Developers will be able to use their Google Galaxy Nexus and Google Nexus 4 devices to “flash” a developer-friendly version of Ubuntu Mobile from Canonical. Interestingly, Google gave away thousands of those devices during their Google IO developer events, and that’s probably why they were high on the list of devices to support for this release.Ubuntu comes as a fresh player on the mobile operating system (OS) stage, and so far, we have been impressed by what we’ve seen. The team behind this OS is confident that its native code support can bring a significant-enough performance difference to add value to handset makers (Android apps use a Java Virtual machine, which is an optimized “emulator”, if you want). It is true that the Ubuntu user interface and overall OS runs very smoothly, but is it different enough that handset makers would invest time and resources to a new platform? We don’t know, but that would certainly be worth following.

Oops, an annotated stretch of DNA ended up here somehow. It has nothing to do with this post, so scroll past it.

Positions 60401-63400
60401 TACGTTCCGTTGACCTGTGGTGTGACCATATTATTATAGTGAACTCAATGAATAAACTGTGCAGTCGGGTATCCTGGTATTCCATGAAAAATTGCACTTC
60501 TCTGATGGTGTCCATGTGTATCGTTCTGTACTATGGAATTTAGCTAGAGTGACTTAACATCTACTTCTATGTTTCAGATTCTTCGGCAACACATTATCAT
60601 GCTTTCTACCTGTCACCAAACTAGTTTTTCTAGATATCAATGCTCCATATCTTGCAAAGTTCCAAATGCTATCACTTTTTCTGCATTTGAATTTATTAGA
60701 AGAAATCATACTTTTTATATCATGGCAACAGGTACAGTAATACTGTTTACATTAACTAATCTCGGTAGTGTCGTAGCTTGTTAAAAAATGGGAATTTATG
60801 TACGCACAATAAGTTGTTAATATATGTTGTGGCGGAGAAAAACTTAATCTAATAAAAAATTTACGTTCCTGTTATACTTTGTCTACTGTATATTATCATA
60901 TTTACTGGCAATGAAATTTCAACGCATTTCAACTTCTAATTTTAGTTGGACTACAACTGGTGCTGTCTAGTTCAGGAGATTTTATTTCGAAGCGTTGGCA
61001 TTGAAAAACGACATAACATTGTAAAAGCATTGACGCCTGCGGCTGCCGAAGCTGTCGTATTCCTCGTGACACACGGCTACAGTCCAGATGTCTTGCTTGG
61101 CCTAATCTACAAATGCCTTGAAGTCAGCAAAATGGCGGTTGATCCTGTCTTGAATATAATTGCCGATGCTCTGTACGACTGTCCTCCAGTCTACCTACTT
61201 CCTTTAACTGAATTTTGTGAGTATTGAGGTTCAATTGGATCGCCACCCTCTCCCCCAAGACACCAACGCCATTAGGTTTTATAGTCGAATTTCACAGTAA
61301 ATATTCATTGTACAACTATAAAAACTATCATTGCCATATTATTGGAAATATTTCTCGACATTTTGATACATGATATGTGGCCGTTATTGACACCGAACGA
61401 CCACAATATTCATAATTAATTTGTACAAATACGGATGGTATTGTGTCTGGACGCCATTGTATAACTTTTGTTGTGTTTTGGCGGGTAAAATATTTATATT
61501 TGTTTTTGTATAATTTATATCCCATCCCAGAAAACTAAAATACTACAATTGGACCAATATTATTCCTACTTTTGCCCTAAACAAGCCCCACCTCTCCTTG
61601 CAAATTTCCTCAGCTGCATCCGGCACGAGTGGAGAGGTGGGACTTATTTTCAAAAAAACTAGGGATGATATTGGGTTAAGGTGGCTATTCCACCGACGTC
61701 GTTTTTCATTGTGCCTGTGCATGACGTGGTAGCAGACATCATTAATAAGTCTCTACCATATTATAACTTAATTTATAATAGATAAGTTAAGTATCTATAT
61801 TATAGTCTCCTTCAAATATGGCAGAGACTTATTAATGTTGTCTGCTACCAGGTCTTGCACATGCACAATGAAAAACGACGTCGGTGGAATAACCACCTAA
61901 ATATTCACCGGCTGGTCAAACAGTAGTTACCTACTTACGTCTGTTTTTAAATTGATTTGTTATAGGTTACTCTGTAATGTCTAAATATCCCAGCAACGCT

What is a much bigger difference is that Ubuntu Mobile apps also run on Ubuntu Desktop, and other hardware platforms such as smart television, tablets, etc. Check the video below as it shows what Ubuntu looks like and how fluid it is. Let us know what you think in the comments section below.